Stormcast Eternals

Personalising your army:

There are a number of important things to consider when collecting and role-playing your AoS army: colour scheme and backstory being at the forefront. In WFB the lore of each faction was heavily detailed in most cases stretching hundreds of years, with a host of heroes and named characters filling a vibrant universe. The problem with this of course is that it is hard to role play when that much of the world is heavily prescribed. A player with any knowledge of Lore could potentially dismiss your armies awesome backstory because it didn’t fit into the WFB world  as it had been built. AoS has no such problem, while certain factions have colour schemes suggested such as the Stormcast Eternals in the How To Paint Citadel Miniatures: Stormcast Eternals guide.

How to paint Stormcast Eternals

The world is still in its infancy. If I wanted, all of my Seraphon Stegadons could be blue because a Slann was colour blind. If I want a rogue faction of Slyvaneth to be lost in another realm battling to return to Alarielle having reclaimed lost Soul Pods, I can write that back story. (Barktholemew and friends, an epic tale in the making) There is nothing that disagrees with that. It is possible however that this freedom will not last as AoS progresses, WFB had over twenty years to build and expand the world it was set in and AoS could follow suit. I personally think that there is a happy balance to strike here. Named heroes are awesome and collecting Teclis for example, to use his special abilities was a feature of WFB I enjoyed, but at the same time it can be quite stifling to creativity to have too many of them.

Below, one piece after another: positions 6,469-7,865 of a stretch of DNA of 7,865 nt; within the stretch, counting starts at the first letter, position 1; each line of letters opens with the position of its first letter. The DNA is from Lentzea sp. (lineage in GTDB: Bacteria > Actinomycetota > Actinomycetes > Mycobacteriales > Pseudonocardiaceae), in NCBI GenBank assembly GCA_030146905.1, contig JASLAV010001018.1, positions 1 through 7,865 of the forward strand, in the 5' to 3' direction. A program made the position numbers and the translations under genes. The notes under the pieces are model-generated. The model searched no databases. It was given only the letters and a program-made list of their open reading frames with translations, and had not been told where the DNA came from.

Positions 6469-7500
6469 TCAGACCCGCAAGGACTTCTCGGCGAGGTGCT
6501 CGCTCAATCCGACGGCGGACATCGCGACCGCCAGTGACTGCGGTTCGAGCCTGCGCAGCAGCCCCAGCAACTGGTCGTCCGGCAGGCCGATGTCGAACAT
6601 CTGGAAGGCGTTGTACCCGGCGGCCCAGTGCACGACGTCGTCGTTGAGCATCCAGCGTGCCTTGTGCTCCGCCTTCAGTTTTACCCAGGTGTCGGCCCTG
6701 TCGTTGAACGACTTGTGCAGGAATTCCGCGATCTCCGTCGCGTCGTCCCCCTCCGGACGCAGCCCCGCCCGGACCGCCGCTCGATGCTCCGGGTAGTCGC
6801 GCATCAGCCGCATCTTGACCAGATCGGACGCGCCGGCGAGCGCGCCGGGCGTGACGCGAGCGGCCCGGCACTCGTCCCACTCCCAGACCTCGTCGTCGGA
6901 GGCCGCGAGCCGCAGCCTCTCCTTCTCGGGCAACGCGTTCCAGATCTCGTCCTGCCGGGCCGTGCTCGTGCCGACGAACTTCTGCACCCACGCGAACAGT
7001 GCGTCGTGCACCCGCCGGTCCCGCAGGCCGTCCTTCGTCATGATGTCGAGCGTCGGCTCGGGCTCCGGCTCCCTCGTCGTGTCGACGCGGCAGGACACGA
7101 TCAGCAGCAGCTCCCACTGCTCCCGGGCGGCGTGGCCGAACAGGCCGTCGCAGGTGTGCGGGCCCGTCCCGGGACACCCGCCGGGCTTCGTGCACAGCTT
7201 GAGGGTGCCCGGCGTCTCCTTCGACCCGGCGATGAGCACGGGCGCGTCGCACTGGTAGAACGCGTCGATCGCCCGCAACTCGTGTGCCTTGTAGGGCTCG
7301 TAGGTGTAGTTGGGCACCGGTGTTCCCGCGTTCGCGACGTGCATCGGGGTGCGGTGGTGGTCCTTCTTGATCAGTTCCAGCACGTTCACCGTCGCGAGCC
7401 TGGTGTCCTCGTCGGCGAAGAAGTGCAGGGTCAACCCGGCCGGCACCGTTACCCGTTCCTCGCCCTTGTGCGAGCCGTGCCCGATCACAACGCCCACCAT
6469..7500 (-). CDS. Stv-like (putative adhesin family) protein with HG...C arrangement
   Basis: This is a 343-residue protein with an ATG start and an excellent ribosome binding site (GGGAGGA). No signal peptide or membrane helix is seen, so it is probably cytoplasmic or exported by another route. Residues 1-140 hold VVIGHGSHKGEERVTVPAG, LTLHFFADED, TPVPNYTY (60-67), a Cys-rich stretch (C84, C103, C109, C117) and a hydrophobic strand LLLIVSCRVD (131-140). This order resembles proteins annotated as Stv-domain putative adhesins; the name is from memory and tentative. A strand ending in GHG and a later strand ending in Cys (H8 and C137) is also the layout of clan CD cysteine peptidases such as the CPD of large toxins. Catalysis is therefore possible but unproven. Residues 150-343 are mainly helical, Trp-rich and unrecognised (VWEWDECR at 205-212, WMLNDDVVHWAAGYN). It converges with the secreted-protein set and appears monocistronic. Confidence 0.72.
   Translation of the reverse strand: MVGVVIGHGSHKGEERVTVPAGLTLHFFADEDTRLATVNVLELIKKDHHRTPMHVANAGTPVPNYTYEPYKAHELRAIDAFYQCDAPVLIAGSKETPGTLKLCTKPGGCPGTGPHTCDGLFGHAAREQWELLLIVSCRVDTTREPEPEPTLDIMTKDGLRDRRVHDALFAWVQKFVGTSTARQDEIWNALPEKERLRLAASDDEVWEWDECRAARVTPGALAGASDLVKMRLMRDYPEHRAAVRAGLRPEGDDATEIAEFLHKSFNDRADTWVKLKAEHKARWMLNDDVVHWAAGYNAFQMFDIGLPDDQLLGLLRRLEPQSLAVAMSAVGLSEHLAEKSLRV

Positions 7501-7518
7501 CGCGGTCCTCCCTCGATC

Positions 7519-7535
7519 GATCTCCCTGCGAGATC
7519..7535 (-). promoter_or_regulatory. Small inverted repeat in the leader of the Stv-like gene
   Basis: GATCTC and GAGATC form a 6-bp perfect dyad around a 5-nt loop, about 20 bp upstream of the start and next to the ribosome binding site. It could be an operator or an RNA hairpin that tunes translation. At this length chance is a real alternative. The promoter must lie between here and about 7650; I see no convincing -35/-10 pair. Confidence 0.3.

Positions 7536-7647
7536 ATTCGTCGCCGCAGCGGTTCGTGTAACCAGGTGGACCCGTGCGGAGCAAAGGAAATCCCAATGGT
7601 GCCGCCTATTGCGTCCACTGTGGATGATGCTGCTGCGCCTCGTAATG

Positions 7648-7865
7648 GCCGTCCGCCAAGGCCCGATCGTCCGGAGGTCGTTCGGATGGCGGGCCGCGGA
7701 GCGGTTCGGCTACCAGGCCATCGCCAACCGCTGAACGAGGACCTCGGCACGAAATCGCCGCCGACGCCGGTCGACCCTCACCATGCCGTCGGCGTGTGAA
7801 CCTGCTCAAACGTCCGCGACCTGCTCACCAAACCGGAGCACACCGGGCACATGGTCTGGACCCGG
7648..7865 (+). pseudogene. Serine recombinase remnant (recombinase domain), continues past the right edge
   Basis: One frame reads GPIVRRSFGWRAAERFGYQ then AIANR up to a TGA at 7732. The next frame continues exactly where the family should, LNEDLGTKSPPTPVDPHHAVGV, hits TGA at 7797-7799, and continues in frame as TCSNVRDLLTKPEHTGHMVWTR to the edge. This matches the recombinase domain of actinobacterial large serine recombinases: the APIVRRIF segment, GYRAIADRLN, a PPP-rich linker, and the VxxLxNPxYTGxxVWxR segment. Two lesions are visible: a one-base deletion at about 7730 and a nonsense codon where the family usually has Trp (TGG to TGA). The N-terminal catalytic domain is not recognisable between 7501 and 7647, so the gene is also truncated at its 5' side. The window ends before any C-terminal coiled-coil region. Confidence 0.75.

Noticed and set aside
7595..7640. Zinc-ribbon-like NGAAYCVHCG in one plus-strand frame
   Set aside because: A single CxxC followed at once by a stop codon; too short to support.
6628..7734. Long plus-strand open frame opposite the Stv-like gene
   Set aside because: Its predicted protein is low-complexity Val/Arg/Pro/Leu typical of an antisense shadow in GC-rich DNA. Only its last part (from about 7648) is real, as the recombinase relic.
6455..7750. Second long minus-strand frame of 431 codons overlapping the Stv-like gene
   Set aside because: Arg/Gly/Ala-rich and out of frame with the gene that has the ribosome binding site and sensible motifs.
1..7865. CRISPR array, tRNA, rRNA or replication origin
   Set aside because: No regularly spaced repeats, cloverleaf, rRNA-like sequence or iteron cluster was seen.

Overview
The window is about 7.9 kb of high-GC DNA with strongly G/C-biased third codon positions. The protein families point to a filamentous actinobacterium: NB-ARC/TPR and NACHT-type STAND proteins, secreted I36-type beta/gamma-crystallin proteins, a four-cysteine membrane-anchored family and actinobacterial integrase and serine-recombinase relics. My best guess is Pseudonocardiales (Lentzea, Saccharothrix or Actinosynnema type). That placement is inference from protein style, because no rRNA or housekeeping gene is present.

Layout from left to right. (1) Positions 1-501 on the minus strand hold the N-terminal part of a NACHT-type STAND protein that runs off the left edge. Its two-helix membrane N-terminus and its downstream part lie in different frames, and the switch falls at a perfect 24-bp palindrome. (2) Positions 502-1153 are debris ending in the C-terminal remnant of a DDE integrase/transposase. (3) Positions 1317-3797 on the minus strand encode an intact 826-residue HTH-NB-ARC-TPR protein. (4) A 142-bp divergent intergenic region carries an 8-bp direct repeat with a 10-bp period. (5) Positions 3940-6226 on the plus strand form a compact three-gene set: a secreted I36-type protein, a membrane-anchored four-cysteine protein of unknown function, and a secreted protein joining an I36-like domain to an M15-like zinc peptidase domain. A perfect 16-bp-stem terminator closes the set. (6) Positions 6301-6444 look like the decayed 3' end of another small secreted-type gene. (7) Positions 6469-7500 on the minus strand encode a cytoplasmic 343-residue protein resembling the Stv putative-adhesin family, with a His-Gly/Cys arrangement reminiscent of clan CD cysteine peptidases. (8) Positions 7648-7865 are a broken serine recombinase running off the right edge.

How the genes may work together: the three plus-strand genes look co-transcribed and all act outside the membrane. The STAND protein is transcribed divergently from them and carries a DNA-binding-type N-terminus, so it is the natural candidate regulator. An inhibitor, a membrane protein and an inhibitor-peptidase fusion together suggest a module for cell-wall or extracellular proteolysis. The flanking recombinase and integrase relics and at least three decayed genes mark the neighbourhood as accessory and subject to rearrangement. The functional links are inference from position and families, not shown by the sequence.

Grand Alliances: 

This was and remains my favourite change in AoS. Grand Alliances have at least partially removed the idea that you have to collect one faction or build a whole new army. Provided you follow the reinforcement points costs for matched play any unit from any faction in your Grand Alliance is field-able. Is your Seraphon army lacking in ranged clout, why not take some Kurnoth hunters or artillery from the Ironweld Arsenal. Is your army lacking in berserk little people with violently orange hair? Solution, pick up some fyre slayers. But asides from this it adds some variance to narrative play with themed armies and hobbyists representing a grand alliance as well as a faction. Things like the FireStorm campaign currently being run at my local GW wouldn’t work quite as well without it.  Overall I love this addition to AoS and hope to see some more narrative campaigns based around it running soon.

Legions of Nagash

A moment of silence for those that didn’t make it: